smart water meters
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In the US state of Mississippi, Tupelo Water and Light plans to install smart water meter infrastructure to improve the operations of its water division.

According to the Daily Journal, Tupelo Water and Light presented the city council with its plan to install an smart water meter infrastructure, aimed at helping the utility improve billing accuracy.

Johnny Timmons, director of Tupelo Water and Light Company, said: “We’re ready to move in that direction.”

Timmons said the utility has completed the drafting of a roadmap which it will guide the deployment of the new infrastructure.

The project is expected to cost between $7.87 million and $10.5 million and help the utility to create new revenue streams, with a forecasted revenue projection of $17.2 million over a period of 20 years.
The water meters are also aimed reducing costs associated with manual meter readings.

Smart water meter tech to hold "lion share" of US municipal water investment

In related news, independent insight and advisory firm Bluefield Research forecasts the municipal water sector in the US to spend over $20 billion in software, data, and analytics solutions over the next decade.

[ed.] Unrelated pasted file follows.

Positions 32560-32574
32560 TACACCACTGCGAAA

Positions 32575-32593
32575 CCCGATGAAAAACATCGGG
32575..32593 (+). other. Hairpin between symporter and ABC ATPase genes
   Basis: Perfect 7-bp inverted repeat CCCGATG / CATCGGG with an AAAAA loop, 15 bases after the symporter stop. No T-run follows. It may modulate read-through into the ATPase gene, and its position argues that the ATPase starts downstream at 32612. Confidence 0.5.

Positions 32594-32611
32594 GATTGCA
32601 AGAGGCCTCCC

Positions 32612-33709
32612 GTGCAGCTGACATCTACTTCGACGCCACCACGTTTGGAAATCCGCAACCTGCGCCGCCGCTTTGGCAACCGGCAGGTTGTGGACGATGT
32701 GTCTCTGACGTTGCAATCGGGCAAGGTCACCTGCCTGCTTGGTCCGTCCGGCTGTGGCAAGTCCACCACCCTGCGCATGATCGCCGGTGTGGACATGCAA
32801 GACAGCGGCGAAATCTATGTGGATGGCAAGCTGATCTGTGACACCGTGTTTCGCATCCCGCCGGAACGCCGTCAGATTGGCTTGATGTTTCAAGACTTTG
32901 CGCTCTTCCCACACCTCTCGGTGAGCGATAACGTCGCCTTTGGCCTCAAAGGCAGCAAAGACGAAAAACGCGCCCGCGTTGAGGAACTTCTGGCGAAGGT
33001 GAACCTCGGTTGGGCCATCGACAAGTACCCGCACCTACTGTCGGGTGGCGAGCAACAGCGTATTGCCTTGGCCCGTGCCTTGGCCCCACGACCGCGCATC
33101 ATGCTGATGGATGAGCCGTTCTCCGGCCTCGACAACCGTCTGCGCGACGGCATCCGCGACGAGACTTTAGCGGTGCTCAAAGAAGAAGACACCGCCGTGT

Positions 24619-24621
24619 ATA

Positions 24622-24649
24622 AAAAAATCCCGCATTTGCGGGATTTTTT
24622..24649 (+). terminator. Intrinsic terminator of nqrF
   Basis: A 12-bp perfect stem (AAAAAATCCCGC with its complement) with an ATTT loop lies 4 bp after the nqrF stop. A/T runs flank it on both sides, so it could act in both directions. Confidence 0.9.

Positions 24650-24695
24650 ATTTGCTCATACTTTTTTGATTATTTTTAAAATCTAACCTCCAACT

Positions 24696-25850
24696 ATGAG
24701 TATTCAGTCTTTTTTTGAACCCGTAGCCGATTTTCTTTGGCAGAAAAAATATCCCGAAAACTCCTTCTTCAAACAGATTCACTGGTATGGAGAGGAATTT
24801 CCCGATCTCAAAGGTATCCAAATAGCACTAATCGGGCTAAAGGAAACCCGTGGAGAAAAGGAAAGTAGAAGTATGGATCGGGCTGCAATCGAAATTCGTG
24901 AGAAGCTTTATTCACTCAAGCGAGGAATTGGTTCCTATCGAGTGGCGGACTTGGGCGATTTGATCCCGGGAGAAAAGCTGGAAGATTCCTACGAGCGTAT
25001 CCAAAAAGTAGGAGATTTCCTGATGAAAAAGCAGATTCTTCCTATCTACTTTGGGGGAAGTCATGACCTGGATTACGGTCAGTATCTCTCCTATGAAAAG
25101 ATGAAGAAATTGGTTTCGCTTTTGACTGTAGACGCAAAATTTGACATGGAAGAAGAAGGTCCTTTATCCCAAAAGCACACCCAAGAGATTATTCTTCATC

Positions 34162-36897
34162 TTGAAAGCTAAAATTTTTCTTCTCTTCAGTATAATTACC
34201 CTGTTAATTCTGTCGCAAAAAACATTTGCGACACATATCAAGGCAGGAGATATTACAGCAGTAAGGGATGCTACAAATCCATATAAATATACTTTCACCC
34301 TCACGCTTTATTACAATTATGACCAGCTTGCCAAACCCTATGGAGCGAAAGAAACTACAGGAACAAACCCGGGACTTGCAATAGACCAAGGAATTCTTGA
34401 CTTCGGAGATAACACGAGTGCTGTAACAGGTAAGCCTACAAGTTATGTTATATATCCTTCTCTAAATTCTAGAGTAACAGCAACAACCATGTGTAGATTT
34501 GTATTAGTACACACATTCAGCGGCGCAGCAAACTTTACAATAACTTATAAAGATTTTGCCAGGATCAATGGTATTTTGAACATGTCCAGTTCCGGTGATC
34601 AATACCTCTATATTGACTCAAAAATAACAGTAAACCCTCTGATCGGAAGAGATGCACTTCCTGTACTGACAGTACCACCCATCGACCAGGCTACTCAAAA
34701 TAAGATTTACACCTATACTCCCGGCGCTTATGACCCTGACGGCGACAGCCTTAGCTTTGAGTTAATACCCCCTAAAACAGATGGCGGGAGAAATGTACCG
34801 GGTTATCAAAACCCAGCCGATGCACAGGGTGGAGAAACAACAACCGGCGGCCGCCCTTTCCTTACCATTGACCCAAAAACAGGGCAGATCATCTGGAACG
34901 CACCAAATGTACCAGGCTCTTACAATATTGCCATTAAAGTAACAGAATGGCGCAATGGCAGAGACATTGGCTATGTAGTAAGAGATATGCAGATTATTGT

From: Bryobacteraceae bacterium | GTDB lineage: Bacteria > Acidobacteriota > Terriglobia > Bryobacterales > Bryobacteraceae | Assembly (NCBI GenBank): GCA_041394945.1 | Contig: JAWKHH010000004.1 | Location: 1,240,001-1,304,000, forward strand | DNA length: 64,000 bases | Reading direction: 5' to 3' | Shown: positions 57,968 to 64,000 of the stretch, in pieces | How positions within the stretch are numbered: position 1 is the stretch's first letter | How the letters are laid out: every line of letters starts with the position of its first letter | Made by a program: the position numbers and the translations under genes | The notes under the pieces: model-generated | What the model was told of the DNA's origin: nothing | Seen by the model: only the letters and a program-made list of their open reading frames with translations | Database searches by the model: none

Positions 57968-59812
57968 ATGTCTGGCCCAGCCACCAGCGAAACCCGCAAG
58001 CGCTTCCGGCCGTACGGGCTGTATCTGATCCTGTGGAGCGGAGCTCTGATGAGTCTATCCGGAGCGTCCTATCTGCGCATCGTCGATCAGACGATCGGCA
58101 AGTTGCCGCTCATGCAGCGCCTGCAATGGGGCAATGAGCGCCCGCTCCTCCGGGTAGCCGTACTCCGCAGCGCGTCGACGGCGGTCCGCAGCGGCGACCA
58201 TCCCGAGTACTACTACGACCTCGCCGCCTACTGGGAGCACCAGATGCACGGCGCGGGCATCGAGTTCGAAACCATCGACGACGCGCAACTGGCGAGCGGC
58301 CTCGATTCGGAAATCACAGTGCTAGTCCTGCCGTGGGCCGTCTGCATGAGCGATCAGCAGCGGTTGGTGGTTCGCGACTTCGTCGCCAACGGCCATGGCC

Bluefield Research states that more than 40 companies are positioning to deploy state-of-the-art solutions to enable more advanced levels of system intelligence, real-time network visibility, energy efficiency and customer management.Driving factors pushing up adoption of these technologies include state legislation for water loss, aging infrastructure, and pressure on utilities to be more efficient.

The firm identified advanced water meters to have the "lion's share" of forecasted expenditures at 82% from 2017 through 2026.

Furthermore, over $2.7bn will be directed towards asset condition assessment and pipeline monitoring through 2026. Operating expenditures on leakage management will total $1 billion through the forecast period.

“Historically, utilities have been hobbled by their inability to generate actionable insights from disparate network and water usage data, but this is changing with more advanced data management and cloud-based solutions,” says Will Maize, a senior analyst at Bluefield Research.

“The market is already beginning to take on a different shape. We are seeing larger, diversified companies enter the fray, utilities reshaping their mindset, and Silicon Valley-types applying data expertise. This combination has huge potential to change the way the US water industry works,” he added.

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